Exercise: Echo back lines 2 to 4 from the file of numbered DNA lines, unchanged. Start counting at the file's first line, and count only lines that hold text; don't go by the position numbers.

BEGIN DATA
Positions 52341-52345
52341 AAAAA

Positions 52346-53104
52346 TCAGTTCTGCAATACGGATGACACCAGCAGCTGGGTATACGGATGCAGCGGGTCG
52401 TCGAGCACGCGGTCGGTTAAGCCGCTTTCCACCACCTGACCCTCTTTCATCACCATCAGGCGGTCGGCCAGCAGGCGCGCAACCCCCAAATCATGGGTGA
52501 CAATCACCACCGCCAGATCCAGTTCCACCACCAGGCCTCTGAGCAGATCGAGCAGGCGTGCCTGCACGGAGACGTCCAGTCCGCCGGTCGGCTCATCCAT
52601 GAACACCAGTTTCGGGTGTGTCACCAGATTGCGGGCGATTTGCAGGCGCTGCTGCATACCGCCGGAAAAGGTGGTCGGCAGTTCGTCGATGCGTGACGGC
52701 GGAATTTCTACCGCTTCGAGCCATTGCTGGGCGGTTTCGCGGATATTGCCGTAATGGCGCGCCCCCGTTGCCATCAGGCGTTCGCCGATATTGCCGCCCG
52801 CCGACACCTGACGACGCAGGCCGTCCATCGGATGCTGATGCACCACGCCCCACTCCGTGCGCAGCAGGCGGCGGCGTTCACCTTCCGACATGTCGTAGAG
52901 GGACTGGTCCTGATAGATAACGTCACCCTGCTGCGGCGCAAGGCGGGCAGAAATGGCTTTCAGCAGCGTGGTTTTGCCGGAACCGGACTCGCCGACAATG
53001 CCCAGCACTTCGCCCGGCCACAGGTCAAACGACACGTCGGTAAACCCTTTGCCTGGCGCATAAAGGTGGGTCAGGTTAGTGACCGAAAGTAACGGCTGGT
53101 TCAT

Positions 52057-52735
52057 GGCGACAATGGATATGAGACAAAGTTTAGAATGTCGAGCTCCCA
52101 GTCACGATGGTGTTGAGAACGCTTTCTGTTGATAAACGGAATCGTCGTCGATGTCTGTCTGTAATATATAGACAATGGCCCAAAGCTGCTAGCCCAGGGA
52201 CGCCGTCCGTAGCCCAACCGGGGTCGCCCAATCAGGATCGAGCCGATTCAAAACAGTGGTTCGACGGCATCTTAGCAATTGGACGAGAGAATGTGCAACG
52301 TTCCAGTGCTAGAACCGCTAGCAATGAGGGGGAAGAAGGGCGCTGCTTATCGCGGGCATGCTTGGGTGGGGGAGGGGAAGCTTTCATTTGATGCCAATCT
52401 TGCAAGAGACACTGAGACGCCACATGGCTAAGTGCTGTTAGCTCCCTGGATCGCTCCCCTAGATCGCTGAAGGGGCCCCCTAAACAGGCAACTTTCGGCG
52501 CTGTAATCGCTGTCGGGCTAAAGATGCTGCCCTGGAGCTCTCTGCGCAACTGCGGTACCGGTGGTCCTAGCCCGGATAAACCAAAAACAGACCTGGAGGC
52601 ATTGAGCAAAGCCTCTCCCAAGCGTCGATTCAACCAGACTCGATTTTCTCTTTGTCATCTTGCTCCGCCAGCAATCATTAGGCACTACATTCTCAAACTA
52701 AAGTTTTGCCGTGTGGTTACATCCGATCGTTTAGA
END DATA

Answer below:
52341 AAAAA

Positions 52346-53104
52346 TCAGTTCTGCAATACGGATGACACCAGCAGCTGGGTATACGGATGCAGCGGGTCG